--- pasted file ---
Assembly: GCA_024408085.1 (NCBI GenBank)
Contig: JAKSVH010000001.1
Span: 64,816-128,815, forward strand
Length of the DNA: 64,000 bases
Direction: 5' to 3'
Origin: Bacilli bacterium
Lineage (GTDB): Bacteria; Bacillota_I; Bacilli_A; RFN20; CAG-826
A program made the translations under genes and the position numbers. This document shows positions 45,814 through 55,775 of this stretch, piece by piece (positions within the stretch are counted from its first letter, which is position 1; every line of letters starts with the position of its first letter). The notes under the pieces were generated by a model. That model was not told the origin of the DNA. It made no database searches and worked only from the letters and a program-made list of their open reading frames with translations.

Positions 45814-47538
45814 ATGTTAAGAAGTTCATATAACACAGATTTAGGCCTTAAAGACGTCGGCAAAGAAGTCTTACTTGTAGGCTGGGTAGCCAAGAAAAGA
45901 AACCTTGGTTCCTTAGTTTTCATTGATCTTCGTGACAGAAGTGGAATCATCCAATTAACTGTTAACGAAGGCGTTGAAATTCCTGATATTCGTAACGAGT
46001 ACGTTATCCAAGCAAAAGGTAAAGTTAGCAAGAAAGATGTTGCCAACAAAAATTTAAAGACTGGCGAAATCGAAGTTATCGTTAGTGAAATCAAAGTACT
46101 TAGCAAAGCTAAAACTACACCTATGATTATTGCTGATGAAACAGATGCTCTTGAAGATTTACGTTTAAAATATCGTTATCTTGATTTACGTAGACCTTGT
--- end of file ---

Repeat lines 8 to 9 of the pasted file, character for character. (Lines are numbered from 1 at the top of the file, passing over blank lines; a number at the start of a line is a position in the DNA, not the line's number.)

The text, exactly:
A program made the translations under genes and the position numbers. This document shows positions 45,814 through 55,775 of this stretch, piece by piece (positions within the stretch are counted from its first letter, which is position 1; every line of letters starts with the position of its first letter). The notes under the pieces were generated by a model. That model was not told the origin of the DNA. It made no database searches and worked only from the letters and a program-made list of their open reading frames with translations.

Positions 45814-47538